Paving Way for Paper-thin Displays
Researchers from the Korean’s KAIST institute developed a new process to produce graphene quantum dots that are equal in size and highly efficient in emitting light. Quantum Dots potentially can be used to develop emissive flexible displays (similar to OLED displays), and this development may enable those displays to be graphene-based.
The process involves mixing salt, water and graphite and then synthesizing a chemical compound between layers of graphite. All the resulting quantum dots were 5 nanometer in diameter, and these QDs do not contain and heavy metals (like current commercial quantum dots). The process is reportedly easy to scale and should not be expensive.
A Korean research team has successfully developed high-quality graphene quantum dots that are equal in size and highly efficient in emitting light. This technology is expected to be used in developing paper-thin displays or displaying information in flexible materials.
The Korea Advanced Institute of Science and Technology (KAIST) announced on August 28 that a research team led by Jun Suk-woo, professor of the department of materials science and engineering at KAIST, has succeeded in making graphene quantum dots by mixing water and salt into graphite and then synthesizing a chemical compound between layers of graphite, in collaboration with professors Jo Young-hoon and Ryu Seung-hyup. Quantum dots are nanometer-sized round semiconductor nanoparticles that are very efficient at emitting photons very quickly.
They are receiving a lot of attention as a possible next-gen technology in quantum information and communications because of these properties. The diameter of the equally-sized graphene quantum dots was 5 nanometers. Unlike existing quantum dots, new ones are eco-friendly, since they do not require toxic materials like lead and cadmium. Moreover, it is possible to mass-produce newly-developed quantum dots at little cost, because they are made of easily-obtainable materials such as graphite, water, and salt.
In the past, it was difficult to commercialize graphene quantum dots, in that it was not easy to synthesize a large number of equal size. Another factor was low efficiency from the way the particles were put together. The team developed and confirmed the possibility of the commercialization of graphene quantum dot LEDs with more than 1000cd/m2 brightness using graphene quantum dots, which are brighter than displays for cell phones.
Professor Jun remarked, “The new quantum dots are not as efficient as existing LEDs in emitting lights. However, the characteristics of emitting lights can be improved further.” He added, “I hope that it will be possible to make paper-thin displays and exhibit information in soft materials like curtains using this method.” The research findings were first published online on August 20 by Advanced Optical Materials, a scientific journal published by Wiley-VCH.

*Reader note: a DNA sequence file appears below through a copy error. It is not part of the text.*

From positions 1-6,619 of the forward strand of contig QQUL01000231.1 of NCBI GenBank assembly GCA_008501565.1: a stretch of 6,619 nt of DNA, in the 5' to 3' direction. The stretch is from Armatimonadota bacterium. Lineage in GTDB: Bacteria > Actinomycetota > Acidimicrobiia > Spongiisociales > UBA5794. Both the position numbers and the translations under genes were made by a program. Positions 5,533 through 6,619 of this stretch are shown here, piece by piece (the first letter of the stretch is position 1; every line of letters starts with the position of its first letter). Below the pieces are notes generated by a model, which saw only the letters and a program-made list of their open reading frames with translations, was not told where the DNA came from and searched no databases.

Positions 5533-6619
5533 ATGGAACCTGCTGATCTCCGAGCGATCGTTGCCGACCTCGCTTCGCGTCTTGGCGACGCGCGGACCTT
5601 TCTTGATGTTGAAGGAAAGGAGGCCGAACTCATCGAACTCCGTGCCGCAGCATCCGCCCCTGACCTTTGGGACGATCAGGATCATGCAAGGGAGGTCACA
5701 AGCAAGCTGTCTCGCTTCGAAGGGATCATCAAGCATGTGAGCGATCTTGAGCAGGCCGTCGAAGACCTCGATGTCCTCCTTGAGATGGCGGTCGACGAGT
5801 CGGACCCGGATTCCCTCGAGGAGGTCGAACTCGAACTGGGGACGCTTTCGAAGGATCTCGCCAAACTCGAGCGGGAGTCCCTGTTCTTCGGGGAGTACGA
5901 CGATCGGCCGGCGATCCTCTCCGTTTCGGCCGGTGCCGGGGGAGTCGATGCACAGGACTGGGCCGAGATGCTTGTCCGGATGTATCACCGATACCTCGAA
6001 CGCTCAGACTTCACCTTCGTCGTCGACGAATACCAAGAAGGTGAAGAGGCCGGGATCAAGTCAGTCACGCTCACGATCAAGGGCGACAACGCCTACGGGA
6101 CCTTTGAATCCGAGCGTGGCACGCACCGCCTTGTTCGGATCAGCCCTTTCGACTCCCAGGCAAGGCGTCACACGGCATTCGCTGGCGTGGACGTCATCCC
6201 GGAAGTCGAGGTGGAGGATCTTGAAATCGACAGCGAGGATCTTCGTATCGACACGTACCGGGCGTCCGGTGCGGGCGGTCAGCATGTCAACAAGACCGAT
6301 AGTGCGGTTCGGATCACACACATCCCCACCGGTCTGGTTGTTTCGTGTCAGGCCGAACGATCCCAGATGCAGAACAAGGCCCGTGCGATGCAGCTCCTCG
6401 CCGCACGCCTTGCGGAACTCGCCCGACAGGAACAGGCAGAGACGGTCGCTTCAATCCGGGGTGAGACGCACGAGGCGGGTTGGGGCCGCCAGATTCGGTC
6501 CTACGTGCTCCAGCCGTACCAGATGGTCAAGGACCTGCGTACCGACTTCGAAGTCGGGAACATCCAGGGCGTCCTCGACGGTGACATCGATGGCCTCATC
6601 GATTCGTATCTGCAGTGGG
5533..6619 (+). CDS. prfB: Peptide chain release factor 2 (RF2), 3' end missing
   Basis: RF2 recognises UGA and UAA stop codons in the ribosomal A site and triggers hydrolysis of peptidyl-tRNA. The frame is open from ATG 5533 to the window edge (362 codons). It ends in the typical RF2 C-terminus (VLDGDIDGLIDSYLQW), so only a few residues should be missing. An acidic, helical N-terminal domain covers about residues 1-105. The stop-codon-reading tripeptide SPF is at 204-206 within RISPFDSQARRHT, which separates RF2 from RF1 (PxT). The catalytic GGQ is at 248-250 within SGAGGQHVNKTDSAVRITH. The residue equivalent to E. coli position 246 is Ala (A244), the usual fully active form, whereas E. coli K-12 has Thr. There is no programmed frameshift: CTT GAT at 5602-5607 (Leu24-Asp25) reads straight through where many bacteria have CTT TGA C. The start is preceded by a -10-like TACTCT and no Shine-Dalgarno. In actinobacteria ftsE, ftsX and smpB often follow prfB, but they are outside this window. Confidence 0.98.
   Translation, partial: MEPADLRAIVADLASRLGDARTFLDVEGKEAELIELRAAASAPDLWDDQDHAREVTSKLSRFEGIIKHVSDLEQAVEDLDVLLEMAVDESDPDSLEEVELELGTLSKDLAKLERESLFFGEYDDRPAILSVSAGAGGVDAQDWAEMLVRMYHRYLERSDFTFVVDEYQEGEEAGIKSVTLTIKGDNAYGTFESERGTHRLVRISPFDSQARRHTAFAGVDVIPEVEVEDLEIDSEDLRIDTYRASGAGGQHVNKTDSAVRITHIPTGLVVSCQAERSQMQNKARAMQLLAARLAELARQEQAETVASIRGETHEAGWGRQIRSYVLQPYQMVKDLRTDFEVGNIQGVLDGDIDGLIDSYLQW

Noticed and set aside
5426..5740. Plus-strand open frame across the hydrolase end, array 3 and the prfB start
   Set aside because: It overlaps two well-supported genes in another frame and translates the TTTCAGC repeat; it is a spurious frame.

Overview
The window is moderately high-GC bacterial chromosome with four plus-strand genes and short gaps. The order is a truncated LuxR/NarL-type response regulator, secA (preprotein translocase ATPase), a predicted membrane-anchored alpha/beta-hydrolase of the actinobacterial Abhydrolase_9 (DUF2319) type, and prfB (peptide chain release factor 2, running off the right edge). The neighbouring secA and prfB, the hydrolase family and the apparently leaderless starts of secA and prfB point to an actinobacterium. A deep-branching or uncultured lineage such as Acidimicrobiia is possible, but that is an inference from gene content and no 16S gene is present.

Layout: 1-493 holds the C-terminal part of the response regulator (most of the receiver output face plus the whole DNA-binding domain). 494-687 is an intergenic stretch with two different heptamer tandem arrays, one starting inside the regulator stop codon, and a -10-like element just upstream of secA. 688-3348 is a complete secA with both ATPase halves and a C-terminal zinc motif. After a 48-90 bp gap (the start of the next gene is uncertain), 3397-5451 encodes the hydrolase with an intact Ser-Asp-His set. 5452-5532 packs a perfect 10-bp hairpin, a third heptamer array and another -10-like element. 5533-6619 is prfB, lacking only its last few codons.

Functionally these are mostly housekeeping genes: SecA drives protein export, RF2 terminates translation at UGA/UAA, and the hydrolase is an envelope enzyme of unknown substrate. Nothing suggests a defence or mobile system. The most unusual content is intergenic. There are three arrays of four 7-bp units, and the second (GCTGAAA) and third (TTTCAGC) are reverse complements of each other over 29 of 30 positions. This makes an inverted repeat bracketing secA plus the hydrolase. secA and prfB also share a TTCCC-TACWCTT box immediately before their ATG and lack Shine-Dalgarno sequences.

– See more at: http://www.businesskorea.co.kr/article/6151/quantum-dots-paving-way-paper-thin-displays#sthash.fksItjw8.dpuf
The researchers say that those gQDs could be used to develop LEDs that have a brightness of over 1000cd/m2. This is less efficient than current LEDs, but the researchers hope this technology can be further improved.
Source: Business Korea
12 Sep 2014
|The lectures of Nobel Prize winning physicist Richard Feynman were legendary. They are most famously preserved in The Feynman Lectures. The three-volume set may be the most popular collection of physics books ever written, and now you can access it online, in its entirety, for free.|
|Caltech and The Feynman Lectures Website are presenting this online edition of The Feynman Lectures on Physics. Now, anyone with internet access and a web browser can enjoy reading a high quality up-to-date copy of Feynman’s legendary lectures.
|Richard Feynman talking with a teaching assistant after the lecture on The Dependence of Amplitudes on Time, Robert Leighton and Matthew Sands in background, April 29, 1963. (© California Institute of Technology)|
|Volume 1 – mainly mechanics, radiation and heat|
|Volume 2 – mainly electromagnetism and matter|
|Volume 3 – quantum mechanics|
|Please note that this edition is only free to read online, and the posting on Caltech’s website does not transfer any right to download all or any portion of The Feynman Lectures on Physics for any purpose.|
|This edition has been designed for ease of reading on devices of any size or shape; text, figures and equations can all be zoomed without degradation.|
Graphene electrodes are one of the best prospects for enabling supercapacitors and superbatteries to take up to half of the lithium-ion battery market in 15 years – amounting to tens of billions of dollars yearly.
They may also be key to supercapacitors taking much of the multibillion dollar aluminium electrolytic capacitor business. That would make supercapacitors and supercabatteries (notably in the form of lithium-ion capacitors) one of the largest applications for graphene.
Cambridge, UK | Posted on August 20th, 2014
Heirarchical to exohedral?